This transcript has been edited for clarity.
Hello. I'm Dr David Johnson, professor of medicine and chief of gastroenterology at Eastern Virginia Medical School in Norfolk, Virginia. Welcome back to another Viewpoints.
Today's discussion aims to provide a good overview of best practices for the management of gastroparesis.
This is a fairly common condition in our patient population. Over 5 million adults in the United States are described as having gastroparetic-like symptoms. Not all of them have gastroparesis; some have overlap with functional dyspepsia.
Recently, two excellent examples of medical education on gastroparesis have been published. The first of these comes from Dr Michael Camilleri, the "godfather" of gastrointestinal motility, who offers a review of treatments beyond metoclopramide. The second are recommendations on managing medically refractory gastroparesis from the American Gastroenterological Association, which were authored by Drs Brian Lacy, Jan Tack, and C. Prakash Gyawali, all experts in the field of motility. I wanted to combine highlights from these two publications and offer some of my own perspectives.
Defining Refractory Gastroparesis
The definition of gastroparesis requires exclusion of both obstruction and concomitant medications that may mitigate against gastroparetic conditions. In terms of medications, we're talking about glucagon-like peptide 1 agonists used for diabetes, opiates, and anticholinergics. They may also delay gastric emptying.
After excluding these possible causes, we must consider associated diseases.
A disease like diabetes goes hand-in-hand with gastroparesis and is frequently correlated with peripheral neuropathy. I always ask about peripheral neuropathy when I'm talking to someone with diabetes and suspected gastroparesis.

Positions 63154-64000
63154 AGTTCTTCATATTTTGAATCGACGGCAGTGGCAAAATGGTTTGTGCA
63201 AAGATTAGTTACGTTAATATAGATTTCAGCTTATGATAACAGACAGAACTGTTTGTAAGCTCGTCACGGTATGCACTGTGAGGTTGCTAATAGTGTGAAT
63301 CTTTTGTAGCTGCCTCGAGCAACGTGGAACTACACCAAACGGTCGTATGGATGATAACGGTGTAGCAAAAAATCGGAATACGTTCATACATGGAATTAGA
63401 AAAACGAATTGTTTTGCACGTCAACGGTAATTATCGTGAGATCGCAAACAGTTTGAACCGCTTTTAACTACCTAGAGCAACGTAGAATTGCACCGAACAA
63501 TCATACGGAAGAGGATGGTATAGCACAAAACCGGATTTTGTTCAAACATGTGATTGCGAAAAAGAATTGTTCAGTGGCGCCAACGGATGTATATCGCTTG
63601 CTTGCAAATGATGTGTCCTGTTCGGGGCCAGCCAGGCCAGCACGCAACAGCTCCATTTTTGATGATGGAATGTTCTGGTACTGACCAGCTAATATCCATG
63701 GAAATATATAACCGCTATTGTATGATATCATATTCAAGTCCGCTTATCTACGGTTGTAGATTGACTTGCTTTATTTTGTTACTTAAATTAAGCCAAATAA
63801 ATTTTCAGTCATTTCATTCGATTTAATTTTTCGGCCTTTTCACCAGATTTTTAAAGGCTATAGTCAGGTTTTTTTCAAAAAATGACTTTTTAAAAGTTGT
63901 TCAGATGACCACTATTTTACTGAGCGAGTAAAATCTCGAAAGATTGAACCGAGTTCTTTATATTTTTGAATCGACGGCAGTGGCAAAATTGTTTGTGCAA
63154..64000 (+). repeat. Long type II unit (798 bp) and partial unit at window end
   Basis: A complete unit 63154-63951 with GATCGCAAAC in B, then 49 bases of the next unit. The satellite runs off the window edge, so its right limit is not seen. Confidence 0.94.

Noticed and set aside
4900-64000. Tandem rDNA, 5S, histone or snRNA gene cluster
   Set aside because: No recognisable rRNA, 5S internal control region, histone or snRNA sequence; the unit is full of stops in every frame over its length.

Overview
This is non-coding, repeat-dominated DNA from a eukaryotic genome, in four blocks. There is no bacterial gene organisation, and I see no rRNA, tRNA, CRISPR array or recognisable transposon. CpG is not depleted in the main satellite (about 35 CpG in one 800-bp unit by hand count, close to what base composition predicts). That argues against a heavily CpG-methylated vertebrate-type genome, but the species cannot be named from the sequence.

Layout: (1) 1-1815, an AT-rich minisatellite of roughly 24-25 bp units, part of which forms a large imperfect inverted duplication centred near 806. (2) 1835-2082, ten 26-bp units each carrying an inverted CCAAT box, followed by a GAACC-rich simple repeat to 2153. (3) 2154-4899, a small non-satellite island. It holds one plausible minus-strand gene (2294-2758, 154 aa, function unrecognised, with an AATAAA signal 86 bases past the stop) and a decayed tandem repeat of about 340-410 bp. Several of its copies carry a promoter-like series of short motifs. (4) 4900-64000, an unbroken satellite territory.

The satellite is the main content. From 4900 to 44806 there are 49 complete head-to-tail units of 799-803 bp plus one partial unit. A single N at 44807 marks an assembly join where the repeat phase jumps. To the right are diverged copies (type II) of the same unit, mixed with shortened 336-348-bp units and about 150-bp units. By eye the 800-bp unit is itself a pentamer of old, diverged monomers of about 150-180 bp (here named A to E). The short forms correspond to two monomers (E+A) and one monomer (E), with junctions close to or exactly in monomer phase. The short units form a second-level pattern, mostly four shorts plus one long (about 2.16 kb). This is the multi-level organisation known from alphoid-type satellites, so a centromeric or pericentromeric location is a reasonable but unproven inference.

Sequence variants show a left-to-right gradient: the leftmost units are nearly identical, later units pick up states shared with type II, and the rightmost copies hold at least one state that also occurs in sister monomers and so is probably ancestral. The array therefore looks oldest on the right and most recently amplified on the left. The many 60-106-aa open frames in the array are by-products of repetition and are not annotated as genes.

Seeing food in the stomach may not have the predictability for diagnosing gastroparesis that you might ascribe to it, unless there is an underlying condition such as diabetes. Even in instances where the patient has been fasting, that may not be absolute. That's why it's so important to make sure you're excluding these other things we just discussed.
When it comes to defining gastric emptying abnormalities, the consensus is that you must use a gastric emptying test.
The field of gastric emptying has evolved over the past several decades, and the cornerstone recommendation is to now use a test that goes on for at least 4 hours. This will reflect what your institution does, but the typical number among centers of excellence is that more than 25% retention at 4 hours is generally consistent with a diagnosis of gastroparesis.
As it relates to managing gastroparesis, the overriding principle is to focus on food first.
Dr Camilleri makes the excellent point that you should start patients on a small-particle diet. I also tell my patients to incorporate a soft-cooked, low-fat diet and to consume small-sized meals.
Additionally, I have them avoid late postprandial recumbency owing to an aspiration risk.
If they experience symptoms that are exacerbated on any given day, I have them go to liquids. Liquids go through much more quickly than solids.
Gastroparetic conditions are more vagotonic. When you eat foods, you lose that elasticity and distensibility of the stomach, and also passive relaxation. But liquids will splash through because the stomach is more nontonic and more rigid, so it accelerates the emptying into the areas where the food can then transit out very quickly.
Methods for Using Metoclopramide
Metoclopramide is the only drug approved for gastroparetic conditions in the United States, though the tablet formulations are not without issues.